Option 1: Pay off your mortgage early

Middle-aged couple sitting on house front door
goodluz / Shutterstock

Let’s make the math easy, and presume you're not buying in a major city that's experiencing record price appreciation:

  • You borrow $200,000 on a 25-year loan.
  • Your interest rate is level at 3%.
  • Your mortgage loan payment is $946.50 per month.

If you increase your mortgage payment by an extra $1,000 per month, using a mortgage calculator shows you'll pay off your mortgage in 10 years and save $52,738 in interest — that’s a big number.


Some of the benefits of paying off your mortgage can’t be measured financially — for some homeowners, it's about peace of mind. Paying off what's probably their biggest bill helps them sleep at night.

What's more, having a mortgage may make some people less comfortable taking on the financial risks that can come with investing.

Paying off your mortgage, or paying a lump sum at each five-year mortgage renewal cycle to lower your monthly payments, will also free up cash to tackle other debts. By eliminating or lowering the mortgage payment burden, you can shift cash toward credit card balances that come with sky-high interest rates, student loans or other bills you want to prioritize.

And, paying down your mortgage builds equity in your home — equity that could be tapped in the future if you're short on cash. Even if you already have a decent emergency fund, you never know what life will throw at you — 2020 is the greatest example of that.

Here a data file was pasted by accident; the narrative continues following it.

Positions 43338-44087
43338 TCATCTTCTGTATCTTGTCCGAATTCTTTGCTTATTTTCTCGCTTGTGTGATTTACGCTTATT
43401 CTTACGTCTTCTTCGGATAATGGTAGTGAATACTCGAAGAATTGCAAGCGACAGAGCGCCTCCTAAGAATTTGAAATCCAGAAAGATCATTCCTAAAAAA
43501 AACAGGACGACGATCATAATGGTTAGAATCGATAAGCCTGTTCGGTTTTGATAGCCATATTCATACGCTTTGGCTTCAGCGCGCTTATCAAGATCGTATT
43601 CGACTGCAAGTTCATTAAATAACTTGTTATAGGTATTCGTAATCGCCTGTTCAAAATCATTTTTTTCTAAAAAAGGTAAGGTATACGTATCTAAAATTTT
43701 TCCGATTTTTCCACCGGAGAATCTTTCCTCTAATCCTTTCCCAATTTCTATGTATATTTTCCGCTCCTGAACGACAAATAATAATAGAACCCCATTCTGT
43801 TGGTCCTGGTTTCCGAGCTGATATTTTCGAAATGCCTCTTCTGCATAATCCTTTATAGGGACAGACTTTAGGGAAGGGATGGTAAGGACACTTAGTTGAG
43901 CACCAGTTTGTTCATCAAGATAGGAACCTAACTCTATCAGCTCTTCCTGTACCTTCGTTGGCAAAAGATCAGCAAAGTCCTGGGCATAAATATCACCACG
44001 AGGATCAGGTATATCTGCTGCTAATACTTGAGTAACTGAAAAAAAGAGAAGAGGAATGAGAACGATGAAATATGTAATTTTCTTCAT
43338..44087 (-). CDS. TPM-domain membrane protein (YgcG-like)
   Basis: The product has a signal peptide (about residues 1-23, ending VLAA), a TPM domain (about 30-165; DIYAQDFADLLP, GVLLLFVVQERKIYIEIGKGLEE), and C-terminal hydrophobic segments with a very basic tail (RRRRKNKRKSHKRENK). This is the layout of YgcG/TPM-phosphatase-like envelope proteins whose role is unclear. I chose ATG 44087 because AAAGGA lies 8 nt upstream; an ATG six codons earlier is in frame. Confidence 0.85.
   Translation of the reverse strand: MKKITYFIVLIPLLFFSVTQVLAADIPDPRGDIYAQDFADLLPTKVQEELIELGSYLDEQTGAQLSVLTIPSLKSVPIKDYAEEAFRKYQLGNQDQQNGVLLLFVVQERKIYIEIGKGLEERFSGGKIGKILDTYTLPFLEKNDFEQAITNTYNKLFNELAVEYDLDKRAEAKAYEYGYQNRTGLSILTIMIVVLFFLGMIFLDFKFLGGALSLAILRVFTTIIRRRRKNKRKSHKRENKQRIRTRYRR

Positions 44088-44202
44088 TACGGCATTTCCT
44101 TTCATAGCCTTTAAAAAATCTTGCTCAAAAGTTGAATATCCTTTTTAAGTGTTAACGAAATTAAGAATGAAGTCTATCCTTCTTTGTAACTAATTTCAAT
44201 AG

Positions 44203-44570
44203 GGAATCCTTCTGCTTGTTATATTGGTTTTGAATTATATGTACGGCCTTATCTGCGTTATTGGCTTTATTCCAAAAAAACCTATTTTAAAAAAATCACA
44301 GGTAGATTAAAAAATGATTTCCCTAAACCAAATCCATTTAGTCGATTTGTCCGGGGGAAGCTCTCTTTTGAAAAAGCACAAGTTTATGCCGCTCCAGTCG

Having equity is important, but be careful not to put so much toward your mortgage that you’re left with little real cash. Are you one of the thousands of Canadians who lost their jobs in 2020? It’s not easy to tap into your home equity without a steady income. There’s value in keeping a decent sum of cash in a high-yield savings account or other accounts to protect you from the unexpected.

Plus, you need to ask yourself whether putting so much money towards your mortgage will mean missing out on higher returns from other investments.

Option 2: Invest in the stock market

Business man holding phone
Bro Crock / Shutterstock

Let’s compare how much you can earn investing against the money you'd save by paying off your mortgage early.

  • Instead of adding $1,000 every month to your mortgage repayments, you invest that money for 10 years.
  • The long-term annual return rate on the S&P/TSX Composite Index was 9.3% per year between 1960 and 2020.
  • In total, you’d earn $193,453 before taxes, according to an investment returns calculator that factors in simple and compound interest rates, as well as the inflation rate.


According to the calculations, you’d earn $193,453 by investing, while saving only $52,738 in interest by paying off your mortgage early.

It’s a clear win financially, even before taking tax implications into consideration. If you invest that money in an RRSP, you can take advantage of significant tax sheltering.


If this was such an obvious choice, it wouldn’t be much of a debate, would it?

It really comes down to your tolerance for risk. Those average returns are just that, averages. Your return isn’t guaranteed and you could end up losing money investing in stocks or bonds. With a fixed-rate mortgage, you know exactly how much you’ll save in interest by paying it off early.

So weigh your options and choose the one that helps you sleep better, while providing the financial gains you're seeking.

About the Author

Ethan Rotberg

Ethan Rotberg


Ethan Rotberg is a staff reporter at MoneyWise, based in Toronto. His background includes nearly 15 years as a writer, editor, designer and communications professional. His work has appeared in the Toronto Star, CPA Canada and Metro, among others.

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